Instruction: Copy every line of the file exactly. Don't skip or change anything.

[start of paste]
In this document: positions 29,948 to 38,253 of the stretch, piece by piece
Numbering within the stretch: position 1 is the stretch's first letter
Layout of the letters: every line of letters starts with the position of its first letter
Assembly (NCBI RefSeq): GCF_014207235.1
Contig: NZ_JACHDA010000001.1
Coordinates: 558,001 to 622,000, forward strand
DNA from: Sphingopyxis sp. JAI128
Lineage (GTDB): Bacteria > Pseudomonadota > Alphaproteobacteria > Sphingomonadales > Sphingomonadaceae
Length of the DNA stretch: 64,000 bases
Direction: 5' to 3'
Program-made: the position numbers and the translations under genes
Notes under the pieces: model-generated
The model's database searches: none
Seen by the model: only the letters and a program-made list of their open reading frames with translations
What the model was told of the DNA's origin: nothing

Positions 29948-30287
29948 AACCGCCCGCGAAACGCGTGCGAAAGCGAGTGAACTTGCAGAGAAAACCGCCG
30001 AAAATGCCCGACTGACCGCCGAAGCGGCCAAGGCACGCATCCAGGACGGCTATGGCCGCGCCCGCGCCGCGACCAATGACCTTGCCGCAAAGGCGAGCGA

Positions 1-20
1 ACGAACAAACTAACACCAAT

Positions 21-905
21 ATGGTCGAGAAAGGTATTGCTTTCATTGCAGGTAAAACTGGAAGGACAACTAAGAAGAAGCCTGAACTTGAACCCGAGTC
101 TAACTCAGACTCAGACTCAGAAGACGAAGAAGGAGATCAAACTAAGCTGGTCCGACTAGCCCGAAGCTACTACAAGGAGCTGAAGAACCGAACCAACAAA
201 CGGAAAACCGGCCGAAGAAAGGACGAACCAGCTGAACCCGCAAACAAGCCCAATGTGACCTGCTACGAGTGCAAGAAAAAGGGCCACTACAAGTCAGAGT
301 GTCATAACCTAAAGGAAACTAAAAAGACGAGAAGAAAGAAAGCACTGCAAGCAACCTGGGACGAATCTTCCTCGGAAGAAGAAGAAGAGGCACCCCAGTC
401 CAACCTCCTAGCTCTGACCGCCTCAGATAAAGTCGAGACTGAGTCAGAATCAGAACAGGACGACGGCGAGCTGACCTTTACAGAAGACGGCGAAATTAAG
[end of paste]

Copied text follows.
In this document: positions 29,948 to 38,253 of the stretch, piece by piece
Numbering within the stretch: position 1 is the stretch's first letter
Layout of the letters: every line of letters starts with the position of its first letter
Assembly (NCBI RefSeq): GCF_014207235.1
Contig: NZ_JACHDA010000001.1
Coordinates: 558,001 to 622,000, forward strand
DNA from: Sphingopyxis sp. JAI128
Lineage (GTDB): Bacteria > Pseudomonadota > Alphaproteobacteria > Sphingomonadales > Sphingomonadaceae
Length of the DNA stretch: 64,000 bases
Direction: 5' to 3'
Program-made: the position numbers and the translations under genes
Notes under the pieces: model-generated
The model's database searches: none
Seen by the model: only the letters and a program-made list of their open reading frames with translations
What the model was told of the DNA's origin: nothing

Positions 29948-30287
29948 AACCGCCCGCGAAACGCGTGCGAAAGCGAGTGAACTTGCAGAGAAAACCGCCG
30001 AAAATGCCCGACTGACCGCCGAAGCGGCCAAGGCACGCATCCAGGACGGCTATGGCCGCGCCCGCGCCGCGACCAATGACCTTGCCGCAAAGGCGAGCGA

Positions 1-20
1 ACGAACAAACTAACACCAAT

Positions 21-905
21 ATGGTCGAGAAAGGTATTGCTTTCATTGCAGGTAAAACTGGAAGGACAACTAAGAAGAAGCCTGAACTTGAACCCGAGTC
101 TAACTCAGACTCAGACTCAGAAGACGAAGAAGGAGATCAAACTAAGCTGGTCCGACTAGCCCGAAGCTACTACAAGGAGCTGAAGAACCGAACCAACAAA
201 CGGAAAACCGGCCGAAGAAAGGACGAACCAGCTGAACCCGCAAACAAGCCCAATGTGACCTGCTACGAGTGCAAGAAAAAGGGCCACTACAAGTCAGAGT
301 GTCATAACCTAAAGGAAACTAAAAAGACGAGAAGAAAGAAAGCACTGCAAGCAACCTGGGACGAATCTTCCTCGGAAGAAGAAGAAGAGGCACCCCAGTC
401 CAACCTCCTAGCTCTGACCGCCTCAGATAAAGTCGAGACTGAGTCAGAATCAGAACAGGACGACGGCGAGCTGACCTTTACAGAAGACGGCGAAATTAAG